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My Music Collection: Part One (1993-1997)
Music list created by Argus
Every CD/Cassette tape/Vinyl Iv'e owned since I started collecting music at around the age of eleven, in chronological order. This list covers the music I collected from 1993 to 1997 and it's pretty nostalgic and self-indulgent (which is my speciality) hopefully metal heads who grew up in the nineties or those who get a kick out of that era will find some enjoyment in it.
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Iron Maiden - Iron Maiden
Maiden were the band that really dominated my tastes as an eleven and twelve year old kid. Up to that point aside from the odd pop-chart hit music didn't generally interest me all that much (certainly not enough for me to spend my own hard earned pocket money on cassette tapes) but when I discovered this English heavy metal metal band and their infamous skull faced mascot Eddie all that changed, it really captured my imagination.
Seventh Son Of A Seventh Son - Iron Maiden
My favourite album as a twelve year old and (twenty three years later...shudder) still ranks right up there. Kind of a concept album in that its lyrical subject matter of the supernatural and spiritualism form a specific theme, there's certainly a magical quality to Seventh Son Of A Seventh Son Of A Seventh Son that I can't quite explain and for me the band have never recaptured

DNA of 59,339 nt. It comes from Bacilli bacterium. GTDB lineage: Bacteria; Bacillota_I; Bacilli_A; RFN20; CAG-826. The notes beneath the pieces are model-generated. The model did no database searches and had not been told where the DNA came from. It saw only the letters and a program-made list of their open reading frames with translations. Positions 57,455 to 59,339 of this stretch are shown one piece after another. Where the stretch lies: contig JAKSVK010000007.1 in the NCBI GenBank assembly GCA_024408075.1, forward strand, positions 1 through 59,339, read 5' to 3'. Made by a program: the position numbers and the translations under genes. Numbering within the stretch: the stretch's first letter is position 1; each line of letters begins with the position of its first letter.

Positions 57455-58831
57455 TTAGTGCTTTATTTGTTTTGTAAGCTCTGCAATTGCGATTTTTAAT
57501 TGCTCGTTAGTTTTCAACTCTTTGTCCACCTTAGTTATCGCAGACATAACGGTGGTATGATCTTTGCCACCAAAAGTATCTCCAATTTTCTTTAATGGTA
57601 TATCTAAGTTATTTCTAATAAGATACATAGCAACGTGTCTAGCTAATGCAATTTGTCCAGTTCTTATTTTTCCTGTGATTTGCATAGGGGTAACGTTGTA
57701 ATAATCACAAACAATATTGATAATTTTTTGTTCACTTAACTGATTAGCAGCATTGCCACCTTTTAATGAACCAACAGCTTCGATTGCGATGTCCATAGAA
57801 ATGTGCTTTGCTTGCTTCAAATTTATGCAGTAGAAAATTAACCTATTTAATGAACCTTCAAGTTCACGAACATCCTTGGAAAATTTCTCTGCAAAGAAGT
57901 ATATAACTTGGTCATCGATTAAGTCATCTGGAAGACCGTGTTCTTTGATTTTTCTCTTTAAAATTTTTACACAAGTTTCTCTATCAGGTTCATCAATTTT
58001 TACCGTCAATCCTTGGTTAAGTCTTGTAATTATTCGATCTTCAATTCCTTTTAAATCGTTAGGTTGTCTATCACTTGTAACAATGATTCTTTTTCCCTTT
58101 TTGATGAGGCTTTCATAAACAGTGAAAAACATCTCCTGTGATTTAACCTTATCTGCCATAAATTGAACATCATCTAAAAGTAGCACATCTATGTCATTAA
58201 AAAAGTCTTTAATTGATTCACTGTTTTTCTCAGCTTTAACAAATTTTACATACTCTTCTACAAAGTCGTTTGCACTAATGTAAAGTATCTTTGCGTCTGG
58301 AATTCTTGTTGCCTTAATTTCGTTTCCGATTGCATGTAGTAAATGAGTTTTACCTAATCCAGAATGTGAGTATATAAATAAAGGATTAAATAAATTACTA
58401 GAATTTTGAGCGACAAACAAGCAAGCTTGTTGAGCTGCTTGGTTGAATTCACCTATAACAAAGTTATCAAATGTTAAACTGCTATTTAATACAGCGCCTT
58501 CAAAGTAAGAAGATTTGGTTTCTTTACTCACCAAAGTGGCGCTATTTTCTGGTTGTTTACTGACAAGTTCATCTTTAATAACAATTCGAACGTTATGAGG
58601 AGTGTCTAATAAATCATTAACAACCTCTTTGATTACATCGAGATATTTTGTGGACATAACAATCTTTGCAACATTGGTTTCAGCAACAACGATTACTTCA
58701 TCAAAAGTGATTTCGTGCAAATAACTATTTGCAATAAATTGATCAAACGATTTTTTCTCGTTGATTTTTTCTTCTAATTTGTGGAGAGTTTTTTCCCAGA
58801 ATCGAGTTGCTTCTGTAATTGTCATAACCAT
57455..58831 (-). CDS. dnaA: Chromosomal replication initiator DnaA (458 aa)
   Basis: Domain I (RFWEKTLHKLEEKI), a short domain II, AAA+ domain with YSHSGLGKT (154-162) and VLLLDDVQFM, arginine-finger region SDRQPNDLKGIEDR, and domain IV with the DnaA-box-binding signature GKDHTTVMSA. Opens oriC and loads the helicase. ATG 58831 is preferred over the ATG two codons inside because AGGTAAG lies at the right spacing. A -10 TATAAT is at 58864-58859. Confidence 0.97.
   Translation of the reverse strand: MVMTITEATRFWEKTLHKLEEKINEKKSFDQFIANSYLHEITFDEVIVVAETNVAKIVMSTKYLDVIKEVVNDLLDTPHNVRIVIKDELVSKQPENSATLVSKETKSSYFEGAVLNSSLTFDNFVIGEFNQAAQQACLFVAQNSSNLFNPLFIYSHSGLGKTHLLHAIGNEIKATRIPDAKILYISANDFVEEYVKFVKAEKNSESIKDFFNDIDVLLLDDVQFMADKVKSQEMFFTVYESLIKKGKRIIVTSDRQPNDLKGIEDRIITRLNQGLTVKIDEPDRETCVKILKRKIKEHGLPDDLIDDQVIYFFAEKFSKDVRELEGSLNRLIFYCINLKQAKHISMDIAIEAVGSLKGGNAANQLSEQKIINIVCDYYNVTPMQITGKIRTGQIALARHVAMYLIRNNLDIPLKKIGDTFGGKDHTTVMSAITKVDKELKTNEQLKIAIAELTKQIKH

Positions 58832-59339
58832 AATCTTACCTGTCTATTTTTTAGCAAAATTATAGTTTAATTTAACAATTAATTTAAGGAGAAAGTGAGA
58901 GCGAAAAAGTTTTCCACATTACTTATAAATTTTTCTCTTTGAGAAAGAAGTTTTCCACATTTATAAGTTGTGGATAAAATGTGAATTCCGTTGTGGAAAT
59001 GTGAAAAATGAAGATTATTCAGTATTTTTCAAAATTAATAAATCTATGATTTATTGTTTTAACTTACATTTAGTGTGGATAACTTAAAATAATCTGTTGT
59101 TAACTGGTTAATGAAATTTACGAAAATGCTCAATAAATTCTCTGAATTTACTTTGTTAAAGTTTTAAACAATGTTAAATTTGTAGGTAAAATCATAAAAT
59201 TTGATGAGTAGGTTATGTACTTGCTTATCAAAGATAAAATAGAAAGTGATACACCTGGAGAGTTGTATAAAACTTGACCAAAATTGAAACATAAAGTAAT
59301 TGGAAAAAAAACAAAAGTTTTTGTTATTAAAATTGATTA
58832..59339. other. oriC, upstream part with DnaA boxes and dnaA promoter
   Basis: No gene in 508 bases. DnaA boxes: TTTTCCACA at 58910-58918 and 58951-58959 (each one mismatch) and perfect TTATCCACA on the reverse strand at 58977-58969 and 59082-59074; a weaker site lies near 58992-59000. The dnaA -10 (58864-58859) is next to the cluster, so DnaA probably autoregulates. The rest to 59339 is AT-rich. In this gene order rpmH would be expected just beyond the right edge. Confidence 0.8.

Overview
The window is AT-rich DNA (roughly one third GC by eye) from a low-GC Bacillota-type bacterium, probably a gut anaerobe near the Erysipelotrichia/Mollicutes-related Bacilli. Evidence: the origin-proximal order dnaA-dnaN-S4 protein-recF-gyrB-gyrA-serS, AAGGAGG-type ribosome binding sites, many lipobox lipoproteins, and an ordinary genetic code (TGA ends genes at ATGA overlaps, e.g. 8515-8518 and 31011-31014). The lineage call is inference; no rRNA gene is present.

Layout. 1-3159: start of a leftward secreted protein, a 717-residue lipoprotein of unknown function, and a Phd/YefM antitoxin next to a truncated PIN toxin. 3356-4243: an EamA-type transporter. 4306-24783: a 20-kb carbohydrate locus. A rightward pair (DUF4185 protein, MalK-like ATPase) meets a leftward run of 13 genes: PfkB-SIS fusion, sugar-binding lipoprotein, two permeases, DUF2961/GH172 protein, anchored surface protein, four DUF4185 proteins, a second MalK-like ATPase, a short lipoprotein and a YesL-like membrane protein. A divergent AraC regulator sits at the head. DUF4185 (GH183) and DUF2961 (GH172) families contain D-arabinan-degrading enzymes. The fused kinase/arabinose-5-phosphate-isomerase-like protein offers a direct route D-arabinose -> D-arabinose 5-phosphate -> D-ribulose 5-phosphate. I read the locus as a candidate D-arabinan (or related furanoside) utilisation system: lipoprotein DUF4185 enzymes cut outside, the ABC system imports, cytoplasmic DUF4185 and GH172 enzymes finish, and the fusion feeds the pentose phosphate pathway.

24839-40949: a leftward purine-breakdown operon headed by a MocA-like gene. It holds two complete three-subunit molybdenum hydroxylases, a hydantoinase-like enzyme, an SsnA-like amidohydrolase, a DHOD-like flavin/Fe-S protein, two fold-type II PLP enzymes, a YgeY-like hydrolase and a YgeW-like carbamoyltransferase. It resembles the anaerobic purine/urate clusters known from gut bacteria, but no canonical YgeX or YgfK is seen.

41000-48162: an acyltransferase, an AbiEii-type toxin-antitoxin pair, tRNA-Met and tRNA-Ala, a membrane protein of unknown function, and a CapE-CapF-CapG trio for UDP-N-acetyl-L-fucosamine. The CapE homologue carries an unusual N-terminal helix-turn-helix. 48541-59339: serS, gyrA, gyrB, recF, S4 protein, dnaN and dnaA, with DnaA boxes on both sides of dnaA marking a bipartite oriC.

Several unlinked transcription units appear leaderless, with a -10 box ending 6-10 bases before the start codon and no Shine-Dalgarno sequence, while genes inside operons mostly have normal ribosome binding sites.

Astro-Creep: 2000 - White Zombie
White Zombie were definitely important for me as a thirteen year old in that they were the first band that made me veer into contemporary nineties metal, their mash up of groove and industrial metal with the horror/sci-fi themes and imagery was a lot of fun for me at the time and I was even a card carrying member of the Psychoholic Anonymous, the White Zombie fan club.
Burn My Eyes - Machine Head
It was pretty depressing for me when Bruce Dickinson left Iron Maiden and was replaced by Blaze Bayley, the X-factor had its moments (Sign Of The Cross still stands out as one of the great Maiden epics) but for the most part was depressingly absent of the fire of the past, it felt like my favourite band had gone and there was a big void there. I knew I had to move on and what I found were two bands who dominated my tastes around the ages of fourteen and fifteen, Groove metal titans Machine Head and Industrial/Groove pioneers Fear Factory. It's hard to explain to a contemporary metal-head exactly how important Burn My Eyes and Demanufacture were at the time, the mainstream disregarded metal as a dead husk, in their eyes Grunge had killed it, it was dated and passe, an embarrassing form to embrace. But with these albums this was something cutting edge and new us metal kids could lock onto and be proud to wear their t-shirts, sure most people had never heard of both bands, but that was okay because anyone who was worth talking to definitely did. I obsessed over both bands,wearing the merch proudly, going to see them live on multiple occasions. I know a lot of contemporary metal-heads kind of disregard both bands, but believe me they were hugely important at the time and both Burn My Eyes and Demanufacture are masterpieces of nineties metal.
Demanufacture - Fear Factory
Dusk... And Her Embrace - Cradle of Filth